Lawton Courtnall is used to it by now.
The first-year Wheeling Nailers forward has a recognizable last name in the game of hockey – his father, Russ, and uncle, Geoff, combined for 2,078 games in the National Hockey League and potted a whopping 664 goals between the two of them – and knows that, sooner or later, the questions are going to start coming about his famous bloodlines.
“I’ve lived it with it my whole life, obviously,” Courtnall told FloHockey through a chuckle.
“My dad has helped me out a lot, and he’s taught me so much about the game and how to play and how to be a pro, pretty much. I told him at an early age that I just wanted to do things on my own, that I didn’t want his help getting on teams and stuff like that, and that I wanted to put the work on my back and do it my own way. But he’s definitely helped me. I still call him after every game, and he’s watched every single one of my games pretty much my whole life. He’s got a lot of good input.”
Surely, he’s liked what he’s seen so far out of his 24-year-old son on the FloHockey broadcasts.
The former Western Michigan University standout has a goal and an assist in his first seven ECHL contests this season, and has fit in well as he’s quickly had to get acclimated to the pro game under the unique circumstances of a pandemic.
“It’s kind of a weird year, and I didn’t even know if I was going to be playing this year, so just the fact that I’m on a team and playing games, it’s been amazing,” Courtnall said. “I love Wheeling, it’s been amazing. They’re a great organization and they treat us well. It’s been a good start, and I can’t really ask for anything more.”
Courtnall kept his options for playing open after the conclusion of his collegiate career, but the uncertainty over which leagues would be playing and when made for some difficult decisions. In keeping in touch with his agent, Europe was an option, but with many more experienced players heading over there given the potential shortage of opportunities, joining the Nailers seemed like the best possible fit.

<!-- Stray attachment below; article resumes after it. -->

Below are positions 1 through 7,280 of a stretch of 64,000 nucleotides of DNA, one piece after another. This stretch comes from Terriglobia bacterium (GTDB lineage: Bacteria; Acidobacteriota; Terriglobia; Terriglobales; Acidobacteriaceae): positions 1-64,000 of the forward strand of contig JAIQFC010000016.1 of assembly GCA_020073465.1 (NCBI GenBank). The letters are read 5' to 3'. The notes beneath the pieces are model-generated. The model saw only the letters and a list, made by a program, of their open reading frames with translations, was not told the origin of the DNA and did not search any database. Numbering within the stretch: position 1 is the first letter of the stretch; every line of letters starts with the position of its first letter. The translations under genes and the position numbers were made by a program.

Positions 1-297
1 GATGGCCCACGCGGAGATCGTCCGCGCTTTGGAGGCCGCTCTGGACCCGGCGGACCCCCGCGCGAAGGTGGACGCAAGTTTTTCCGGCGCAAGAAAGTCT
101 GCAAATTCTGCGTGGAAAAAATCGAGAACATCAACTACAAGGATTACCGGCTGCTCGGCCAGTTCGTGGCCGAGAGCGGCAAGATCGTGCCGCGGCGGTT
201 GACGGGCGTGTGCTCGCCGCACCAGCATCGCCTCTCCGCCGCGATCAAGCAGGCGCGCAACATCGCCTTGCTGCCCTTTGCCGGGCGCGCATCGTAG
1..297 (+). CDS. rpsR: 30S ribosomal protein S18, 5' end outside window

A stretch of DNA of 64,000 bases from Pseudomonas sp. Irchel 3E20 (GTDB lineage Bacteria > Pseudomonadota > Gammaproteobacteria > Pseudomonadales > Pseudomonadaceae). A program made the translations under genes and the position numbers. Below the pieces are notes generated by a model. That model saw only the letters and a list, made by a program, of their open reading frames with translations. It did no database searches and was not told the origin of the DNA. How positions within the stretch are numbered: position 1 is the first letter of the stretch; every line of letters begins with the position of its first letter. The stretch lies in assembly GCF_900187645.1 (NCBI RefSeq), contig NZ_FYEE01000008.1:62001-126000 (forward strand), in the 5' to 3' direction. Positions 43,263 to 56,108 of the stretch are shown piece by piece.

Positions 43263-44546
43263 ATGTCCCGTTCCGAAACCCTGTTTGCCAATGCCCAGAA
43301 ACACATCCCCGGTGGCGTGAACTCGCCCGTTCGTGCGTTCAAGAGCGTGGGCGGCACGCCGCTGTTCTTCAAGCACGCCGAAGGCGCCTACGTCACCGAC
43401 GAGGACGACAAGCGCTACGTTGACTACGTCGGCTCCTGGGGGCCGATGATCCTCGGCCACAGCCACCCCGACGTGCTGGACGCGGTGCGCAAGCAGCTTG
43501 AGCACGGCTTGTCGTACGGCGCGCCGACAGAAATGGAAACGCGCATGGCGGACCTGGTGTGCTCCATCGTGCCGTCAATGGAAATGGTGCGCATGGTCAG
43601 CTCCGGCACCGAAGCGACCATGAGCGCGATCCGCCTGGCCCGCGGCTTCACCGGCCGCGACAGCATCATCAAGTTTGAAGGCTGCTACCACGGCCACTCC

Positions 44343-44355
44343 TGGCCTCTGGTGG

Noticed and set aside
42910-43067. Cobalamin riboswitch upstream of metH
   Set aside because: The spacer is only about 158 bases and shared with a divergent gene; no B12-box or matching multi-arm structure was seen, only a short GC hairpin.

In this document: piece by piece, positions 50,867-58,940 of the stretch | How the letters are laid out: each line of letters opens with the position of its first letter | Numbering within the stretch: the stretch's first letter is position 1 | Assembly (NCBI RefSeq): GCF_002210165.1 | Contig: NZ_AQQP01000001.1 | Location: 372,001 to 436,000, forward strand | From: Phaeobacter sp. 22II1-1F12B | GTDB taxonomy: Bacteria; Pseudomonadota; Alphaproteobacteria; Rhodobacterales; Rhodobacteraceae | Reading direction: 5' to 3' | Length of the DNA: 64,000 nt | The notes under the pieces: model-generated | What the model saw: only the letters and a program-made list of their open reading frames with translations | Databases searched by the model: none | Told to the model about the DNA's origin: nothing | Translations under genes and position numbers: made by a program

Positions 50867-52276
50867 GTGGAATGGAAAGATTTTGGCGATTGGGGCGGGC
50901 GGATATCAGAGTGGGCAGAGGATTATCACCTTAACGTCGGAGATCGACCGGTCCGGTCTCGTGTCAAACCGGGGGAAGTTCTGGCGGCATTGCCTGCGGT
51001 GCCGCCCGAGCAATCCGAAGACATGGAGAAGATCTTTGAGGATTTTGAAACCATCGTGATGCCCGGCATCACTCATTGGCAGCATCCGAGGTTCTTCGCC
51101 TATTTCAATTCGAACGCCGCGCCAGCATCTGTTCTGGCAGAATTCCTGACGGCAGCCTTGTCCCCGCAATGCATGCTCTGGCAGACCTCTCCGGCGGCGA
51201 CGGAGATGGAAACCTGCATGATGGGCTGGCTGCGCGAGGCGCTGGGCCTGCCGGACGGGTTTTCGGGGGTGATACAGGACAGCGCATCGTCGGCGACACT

However, it’s been a slow start for the team as a whole, as Wheeling is off to a 1-3-3 start over the first few weeks of the season.
“We have a lot of rookies on the team, and we’re still just trying to figure out our identity as a team,” Courtnall said. “We’ve been playing well and had a lot of close games that didn’t go our way towards the end, but I think we’re moving in the right direction and have added some good players and players that will definitely help us out. I like the direction our team is going, and we’re working hard every day in practice. Guys are working hard, figuring out their roles, and it’s all going well.”
Courtnall is among those players in Wheeling trying to settle into a role.
While he has his dad’s trademark speed that helped keep him in the NHL for 16 seasons, their styles of play are somewhat different; Lawton Courtnall profiles as more of a defensive-minded forward, which, while it doesn’t lead to some of the garish numbers his father was able to produce at the top level, is still a skill set that every team at every level can use.
“He could fly around, and luckily, I got that as well,” Lawton Courtnall said. “That’s what I kind of model my game after, is that speed. I like to do things fast, and luckily, I got the legs that he had. My skating ability is a big part of my game, but besides that, I think we’re pretty different players. He was a pretty skilled playmaker, and I’m more of a penalty killer — I grind. I like to say I’m a power forward and I get the puck to the net.”
The six-foot, 210-pound California native is hopeful that style of play is what gets him moving up the ladder to one day follow in his family’s “big league” footsteps. But, he’s also shown he has some scoring touch as well, having posted a 15-goal campaign in his last season in the USHL.
“To be playing at all, I’m just lucky and I take it as a blessing,” Courtnall said. “I want to take some steps with my game offensively here in Wheeling. In college, I was a very defensive player, and that was the role I took on. I loved it, I loved (penalty killing) and doing all that, but I want to round my game out a little bit more and have better touch around the net and get pucks there in general. I’d love to, and if I do get the opportunity on the power play or something like that, I think I could be an asset. But I just want to play my game, I don’t want to be somebody I know I’m not. I know I’m a defensive player, but if I can also add some numbers, that’s just another attribute that would be good for teams to see.”
Mike Ashmore has 17 years of experience covering professional and college sports. You can follow him on all social media channels at @mashmore98.